Why Apple's Bad Week May Be Good News for iPhones


Take heart, iPhone 4 early adopters: you get a free case for your phone courtesy of Steve Jobs, even as Apple's chief denied that there was anything wrong with the phone inside.

The decision came in response to mounting pressure over what has been portrayed as a flaw in the phone's antenna. Free cases aside, Apple denied that its latest iPhone had any problems or hardware glitches that fall outside the realm of what we can expect from smartphones.

Apple may not have copped to problems with the phone -- in fact, Jobs mounted a spirited defense of its excellence -- but the company did note that smartphones, as a category, have problems as devices for making phone calls.

"This is life in the smartphone world," Steve Jobs reportedly said at a small conference in Cupertino. "Phones aren't perfect."

Boy, they sure aren't. While quantitative data is difficult to find, it certainly seems like making a phone is harder than it was in 2007, as if we've passed the point of Peak Voice Connectivity. 

To be fair, it hasn't always been clear that smartphones needed to make calls well. It might sound ridiculous, but texting, web-browsing, Twittering, and gaming had come to define devices formerly used exclusively for one-to-one voice communication. Voice calls had been relegated to secondary importance for consumers, or so it seemed.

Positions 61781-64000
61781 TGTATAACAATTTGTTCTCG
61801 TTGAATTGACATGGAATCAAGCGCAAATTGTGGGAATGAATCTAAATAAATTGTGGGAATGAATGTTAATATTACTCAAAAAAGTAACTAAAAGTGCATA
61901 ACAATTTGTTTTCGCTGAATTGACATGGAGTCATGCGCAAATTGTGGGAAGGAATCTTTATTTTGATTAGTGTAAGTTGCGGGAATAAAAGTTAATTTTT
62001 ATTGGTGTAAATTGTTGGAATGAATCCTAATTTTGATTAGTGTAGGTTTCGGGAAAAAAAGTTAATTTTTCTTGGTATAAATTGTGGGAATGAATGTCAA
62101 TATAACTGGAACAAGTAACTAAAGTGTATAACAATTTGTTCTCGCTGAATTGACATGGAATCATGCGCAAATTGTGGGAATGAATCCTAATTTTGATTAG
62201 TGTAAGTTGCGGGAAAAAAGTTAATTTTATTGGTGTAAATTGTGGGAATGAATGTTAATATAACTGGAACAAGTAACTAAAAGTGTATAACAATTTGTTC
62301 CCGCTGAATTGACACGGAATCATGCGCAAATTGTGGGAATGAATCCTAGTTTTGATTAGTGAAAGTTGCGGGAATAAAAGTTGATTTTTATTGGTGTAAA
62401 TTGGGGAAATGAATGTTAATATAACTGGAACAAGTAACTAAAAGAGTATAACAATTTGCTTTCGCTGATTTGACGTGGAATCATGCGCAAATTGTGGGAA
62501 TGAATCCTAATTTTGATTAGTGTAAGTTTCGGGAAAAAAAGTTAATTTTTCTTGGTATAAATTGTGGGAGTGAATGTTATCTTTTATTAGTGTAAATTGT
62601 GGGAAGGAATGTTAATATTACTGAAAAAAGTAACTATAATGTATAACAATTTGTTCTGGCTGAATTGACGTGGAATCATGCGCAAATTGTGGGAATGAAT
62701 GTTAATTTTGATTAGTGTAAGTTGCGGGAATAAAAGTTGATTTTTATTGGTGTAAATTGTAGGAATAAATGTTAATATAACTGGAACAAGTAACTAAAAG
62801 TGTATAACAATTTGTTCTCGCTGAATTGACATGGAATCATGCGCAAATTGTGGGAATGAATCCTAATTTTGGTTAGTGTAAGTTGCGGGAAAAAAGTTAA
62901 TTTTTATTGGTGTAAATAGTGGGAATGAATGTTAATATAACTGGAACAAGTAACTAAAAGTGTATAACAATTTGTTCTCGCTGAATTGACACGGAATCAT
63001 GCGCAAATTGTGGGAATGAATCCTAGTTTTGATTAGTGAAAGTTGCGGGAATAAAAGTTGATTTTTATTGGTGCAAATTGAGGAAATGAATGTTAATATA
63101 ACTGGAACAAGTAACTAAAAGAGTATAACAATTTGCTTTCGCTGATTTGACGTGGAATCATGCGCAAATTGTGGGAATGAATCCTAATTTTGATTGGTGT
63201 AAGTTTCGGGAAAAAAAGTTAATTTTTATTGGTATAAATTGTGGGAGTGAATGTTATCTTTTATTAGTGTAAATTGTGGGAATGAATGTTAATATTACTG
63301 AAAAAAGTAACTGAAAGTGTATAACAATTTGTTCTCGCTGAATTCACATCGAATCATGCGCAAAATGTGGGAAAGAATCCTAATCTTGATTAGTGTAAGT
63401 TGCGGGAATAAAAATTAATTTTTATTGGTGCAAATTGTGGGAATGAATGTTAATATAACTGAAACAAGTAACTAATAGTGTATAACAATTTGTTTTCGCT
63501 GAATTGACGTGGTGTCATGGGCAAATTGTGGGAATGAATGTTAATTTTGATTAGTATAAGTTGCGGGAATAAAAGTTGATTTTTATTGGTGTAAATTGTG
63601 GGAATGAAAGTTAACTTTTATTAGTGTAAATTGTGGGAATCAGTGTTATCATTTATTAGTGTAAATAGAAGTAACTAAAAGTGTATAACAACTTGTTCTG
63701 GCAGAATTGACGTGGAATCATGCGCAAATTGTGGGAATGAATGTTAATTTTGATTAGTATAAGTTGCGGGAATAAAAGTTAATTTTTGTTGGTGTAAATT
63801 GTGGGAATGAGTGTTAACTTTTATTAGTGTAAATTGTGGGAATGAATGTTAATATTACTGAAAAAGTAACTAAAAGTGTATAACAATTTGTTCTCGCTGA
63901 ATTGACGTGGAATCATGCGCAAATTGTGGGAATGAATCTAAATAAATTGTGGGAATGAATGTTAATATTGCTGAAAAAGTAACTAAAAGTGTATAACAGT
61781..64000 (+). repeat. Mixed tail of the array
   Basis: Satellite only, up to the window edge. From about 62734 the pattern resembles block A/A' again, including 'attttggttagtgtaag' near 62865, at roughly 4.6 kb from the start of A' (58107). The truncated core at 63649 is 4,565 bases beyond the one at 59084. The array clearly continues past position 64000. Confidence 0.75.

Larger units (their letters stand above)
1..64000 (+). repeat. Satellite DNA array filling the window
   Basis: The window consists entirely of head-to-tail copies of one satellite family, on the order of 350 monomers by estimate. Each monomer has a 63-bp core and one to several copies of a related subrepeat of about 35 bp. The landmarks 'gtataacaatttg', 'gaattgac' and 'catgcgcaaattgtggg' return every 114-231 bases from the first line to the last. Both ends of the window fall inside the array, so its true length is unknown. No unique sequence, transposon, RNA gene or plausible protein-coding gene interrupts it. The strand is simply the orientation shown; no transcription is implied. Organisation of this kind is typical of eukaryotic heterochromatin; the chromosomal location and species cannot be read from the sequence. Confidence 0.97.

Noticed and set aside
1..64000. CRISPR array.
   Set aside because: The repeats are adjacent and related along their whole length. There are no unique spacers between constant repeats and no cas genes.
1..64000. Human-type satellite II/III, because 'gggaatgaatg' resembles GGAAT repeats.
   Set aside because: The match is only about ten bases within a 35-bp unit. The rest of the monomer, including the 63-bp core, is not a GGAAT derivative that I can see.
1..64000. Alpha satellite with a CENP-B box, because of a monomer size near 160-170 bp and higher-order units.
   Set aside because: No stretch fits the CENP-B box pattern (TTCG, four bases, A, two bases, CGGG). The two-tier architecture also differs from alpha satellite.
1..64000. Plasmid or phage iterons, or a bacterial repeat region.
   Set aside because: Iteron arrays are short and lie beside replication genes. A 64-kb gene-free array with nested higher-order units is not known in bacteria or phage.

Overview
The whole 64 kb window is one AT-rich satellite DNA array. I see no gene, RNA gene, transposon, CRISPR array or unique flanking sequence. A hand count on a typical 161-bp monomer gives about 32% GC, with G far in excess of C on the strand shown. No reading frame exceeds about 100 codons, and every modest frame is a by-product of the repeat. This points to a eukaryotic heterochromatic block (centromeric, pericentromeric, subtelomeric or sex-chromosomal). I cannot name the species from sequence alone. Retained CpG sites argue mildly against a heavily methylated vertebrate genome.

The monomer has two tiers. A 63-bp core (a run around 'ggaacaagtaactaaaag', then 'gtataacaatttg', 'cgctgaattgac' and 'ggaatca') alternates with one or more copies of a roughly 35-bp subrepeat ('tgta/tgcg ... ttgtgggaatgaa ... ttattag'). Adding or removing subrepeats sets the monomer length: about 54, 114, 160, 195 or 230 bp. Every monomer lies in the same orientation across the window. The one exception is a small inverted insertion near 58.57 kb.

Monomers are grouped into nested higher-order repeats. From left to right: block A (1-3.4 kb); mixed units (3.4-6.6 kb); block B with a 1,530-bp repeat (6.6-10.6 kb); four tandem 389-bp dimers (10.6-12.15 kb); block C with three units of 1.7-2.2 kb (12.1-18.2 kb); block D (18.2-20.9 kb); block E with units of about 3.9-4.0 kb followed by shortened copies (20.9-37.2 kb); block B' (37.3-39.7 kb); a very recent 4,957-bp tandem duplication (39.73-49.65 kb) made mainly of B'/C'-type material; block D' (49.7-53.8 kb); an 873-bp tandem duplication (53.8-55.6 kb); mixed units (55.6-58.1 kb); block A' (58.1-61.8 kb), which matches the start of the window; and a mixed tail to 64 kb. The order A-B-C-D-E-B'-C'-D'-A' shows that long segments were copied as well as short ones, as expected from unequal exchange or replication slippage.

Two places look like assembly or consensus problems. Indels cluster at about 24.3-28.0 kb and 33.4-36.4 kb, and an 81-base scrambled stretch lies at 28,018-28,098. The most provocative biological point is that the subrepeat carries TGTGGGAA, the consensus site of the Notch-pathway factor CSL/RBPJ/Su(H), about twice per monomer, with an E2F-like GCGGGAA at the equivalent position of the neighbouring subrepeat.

But the outcry over the antenna issue -- and the mushroom cloud of discontent it stirred up as people voiced concerns over persistent problems of dropped calls and poor reception -- may have revealed something important about what consumers want. We're witnessing the social reshaping of a technology.

Yes, people want the bells and whistles and good battery life and a bright screen. And maybe they don't want a big telescoping antenna popping out of the top of their phones. But they are tired of not being able to make phone calls with a device that nominally was built for that purpose.

Maybe it's time to direct Apple's (and RIM's and Nokia's...) considerable R&D and engineering resources to restoring basic voice communication service. Maybe people actually want their phones to be phones.

"Form follows failure." That's Duke University engineer Henry Petroski's quick summation of the history of technology. "The form of made things is always subject to change in response to their real or perceived shortcomings, their failures to function properly," Petroski wrote in The Evolution of Useful Things

Apple's press conference today was both a defense of its particular phone and an admission that smartphones, as a category, have a problem. Jobs illustrated the point by showing several other smartphones losing reception when held in particular ways. What that said to me was that the industry, in trying to make the sleekest, most beautiful product, had decided to sacrifice some reception performance.